ICA Interprets Hawaii’s anti-SLAPP statute
Appellate attorney Rebecca A. Copeland writes on her blog "Record On Appeal":
On February 8, 2013, the ICA issued an opinion in Warren C.R. Perry v. Mehealani Perez-Wendt et al., No. 30329, (authored by Judge Ginoza and joined by Judges Leonard and Reifurth), a case involving the Hawaii anti-SLAPP statute. The anti-SLAPP statute (HRS Chapter 634F). SLAPP means “strategic lawsuit against public participation.” The statute is intended to providing protection against lawsuits that “lack substantial justification or [are] imposed for delay or harassment and that [are] solely based on the party’s public participation before a governmental body.” Slip. Op. at 5.
The case involved a complaint filed by Perry against five of his siblings, including Perez-Wendt. According to Perry (among other claims), his siblings engaged in communications with the Kauai County Mayor, the Mayor’s Assistant, and the Kauai County Council geared as dissuading the Mayor from appointing Perry as County Attorney. Perry claimed that the siblings informed those involved that a complaint with the Office of Disciplinary County was or would be filed. Perez-Wendt filed a motion to dismiss under the anti-SLAPP statute claiming that the lawsuit was filed to punish her and the other siblings for “exercising their rights as citizens to participate in the government process.” Slip. Op. at 3.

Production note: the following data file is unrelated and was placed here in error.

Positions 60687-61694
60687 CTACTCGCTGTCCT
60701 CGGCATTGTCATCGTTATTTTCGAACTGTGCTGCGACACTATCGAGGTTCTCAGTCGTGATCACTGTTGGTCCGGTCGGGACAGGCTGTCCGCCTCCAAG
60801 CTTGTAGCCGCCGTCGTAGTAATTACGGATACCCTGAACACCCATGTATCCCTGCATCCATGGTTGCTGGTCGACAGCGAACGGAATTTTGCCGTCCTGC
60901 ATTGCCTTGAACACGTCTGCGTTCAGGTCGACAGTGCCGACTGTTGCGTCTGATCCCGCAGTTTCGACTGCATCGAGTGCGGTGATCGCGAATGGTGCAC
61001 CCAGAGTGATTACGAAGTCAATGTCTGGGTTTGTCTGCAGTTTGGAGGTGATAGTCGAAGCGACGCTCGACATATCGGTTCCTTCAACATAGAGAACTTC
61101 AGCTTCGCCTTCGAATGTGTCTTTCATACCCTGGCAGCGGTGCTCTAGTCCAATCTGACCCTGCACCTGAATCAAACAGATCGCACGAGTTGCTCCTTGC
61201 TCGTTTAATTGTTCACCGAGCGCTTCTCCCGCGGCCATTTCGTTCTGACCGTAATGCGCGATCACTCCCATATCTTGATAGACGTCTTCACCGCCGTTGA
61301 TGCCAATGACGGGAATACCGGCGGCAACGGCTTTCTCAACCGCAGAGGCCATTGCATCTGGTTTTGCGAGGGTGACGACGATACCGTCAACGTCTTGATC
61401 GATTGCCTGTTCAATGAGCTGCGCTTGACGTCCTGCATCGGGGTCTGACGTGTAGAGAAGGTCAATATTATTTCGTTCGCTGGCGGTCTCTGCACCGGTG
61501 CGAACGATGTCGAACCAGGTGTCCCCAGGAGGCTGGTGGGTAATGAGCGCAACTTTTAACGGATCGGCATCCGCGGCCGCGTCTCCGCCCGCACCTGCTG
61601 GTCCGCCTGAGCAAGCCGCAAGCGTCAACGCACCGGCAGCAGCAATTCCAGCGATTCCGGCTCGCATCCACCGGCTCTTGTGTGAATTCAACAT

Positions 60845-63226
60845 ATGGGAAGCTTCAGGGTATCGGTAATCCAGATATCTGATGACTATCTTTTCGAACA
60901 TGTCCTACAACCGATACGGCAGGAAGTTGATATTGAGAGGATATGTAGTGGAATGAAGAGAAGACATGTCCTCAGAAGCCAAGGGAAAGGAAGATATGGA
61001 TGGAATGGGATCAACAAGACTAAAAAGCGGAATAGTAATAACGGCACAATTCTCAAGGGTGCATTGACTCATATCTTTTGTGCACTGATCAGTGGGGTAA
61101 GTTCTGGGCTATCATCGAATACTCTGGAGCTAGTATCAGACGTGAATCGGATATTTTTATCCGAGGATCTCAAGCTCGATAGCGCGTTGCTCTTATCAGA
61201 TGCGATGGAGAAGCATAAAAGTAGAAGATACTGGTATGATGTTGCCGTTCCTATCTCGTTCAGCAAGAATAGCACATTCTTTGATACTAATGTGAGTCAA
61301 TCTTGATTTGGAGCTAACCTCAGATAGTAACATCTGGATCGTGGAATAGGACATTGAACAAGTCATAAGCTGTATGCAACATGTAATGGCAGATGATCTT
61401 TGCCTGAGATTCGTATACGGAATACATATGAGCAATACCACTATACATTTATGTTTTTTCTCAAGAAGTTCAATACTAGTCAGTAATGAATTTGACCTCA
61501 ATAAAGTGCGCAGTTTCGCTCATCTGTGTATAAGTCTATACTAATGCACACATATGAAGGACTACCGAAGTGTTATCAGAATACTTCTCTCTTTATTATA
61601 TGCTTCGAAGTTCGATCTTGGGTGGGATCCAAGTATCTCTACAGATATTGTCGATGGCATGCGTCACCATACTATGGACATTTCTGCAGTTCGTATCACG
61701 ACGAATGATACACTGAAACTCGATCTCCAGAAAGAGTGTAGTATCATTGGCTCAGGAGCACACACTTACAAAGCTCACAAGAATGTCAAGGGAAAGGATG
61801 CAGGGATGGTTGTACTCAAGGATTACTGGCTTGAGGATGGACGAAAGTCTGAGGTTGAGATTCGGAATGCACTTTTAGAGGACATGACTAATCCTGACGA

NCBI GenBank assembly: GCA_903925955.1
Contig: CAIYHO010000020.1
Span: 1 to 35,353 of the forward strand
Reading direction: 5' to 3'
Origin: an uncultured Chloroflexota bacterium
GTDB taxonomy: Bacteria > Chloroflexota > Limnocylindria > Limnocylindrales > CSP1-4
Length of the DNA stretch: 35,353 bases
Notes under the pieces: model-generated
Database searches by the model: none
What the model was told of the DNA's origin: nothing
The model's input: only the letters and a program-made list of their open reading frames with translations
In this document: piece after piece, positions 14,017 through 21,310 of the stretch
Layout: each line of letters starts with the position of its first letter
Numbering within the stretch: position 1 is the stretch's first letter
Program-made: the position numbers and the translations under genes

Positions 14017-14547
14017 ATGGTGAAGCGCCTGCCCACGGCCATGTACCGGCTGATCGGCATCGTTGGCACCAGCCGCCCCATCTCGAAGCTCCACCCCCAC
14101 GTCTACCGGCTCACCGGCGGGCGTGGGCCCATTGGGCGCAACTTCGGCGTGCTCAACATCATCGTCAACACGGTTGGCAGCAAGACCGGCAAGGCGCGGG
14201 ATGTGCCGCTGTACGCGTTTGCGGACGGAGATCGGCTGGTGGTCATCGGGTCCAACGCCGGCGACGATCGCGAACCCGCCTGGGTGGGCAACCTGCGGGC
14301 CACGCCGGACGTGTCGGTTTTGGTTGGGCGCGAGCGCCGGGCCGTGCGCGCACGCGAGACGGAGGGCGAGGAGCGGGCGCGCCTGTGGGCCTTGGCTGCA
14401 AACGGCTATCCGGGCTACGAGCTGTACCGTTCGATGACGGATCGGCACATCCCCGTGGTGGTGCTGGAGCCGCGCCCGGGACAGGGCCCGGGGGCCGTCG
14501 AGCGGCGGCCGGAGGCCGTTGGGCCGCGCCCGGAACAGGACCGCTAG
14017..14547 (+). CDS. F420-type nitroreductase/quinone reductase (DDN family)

In affirming the circuit court and holding that the lawsuit was not a SLAPP under the anti-SLAPP statute, the ICA held that Perry’s complaint did not make allegations related to public participation before a governmental body – one of the two fundamental requisites for a lawsuit to be considered a SLAPP. Specifically, the communications with the Mayor, the Mayor’s Assistant, and the Members of the County Council did not qualify as “testimony” before a governmental body.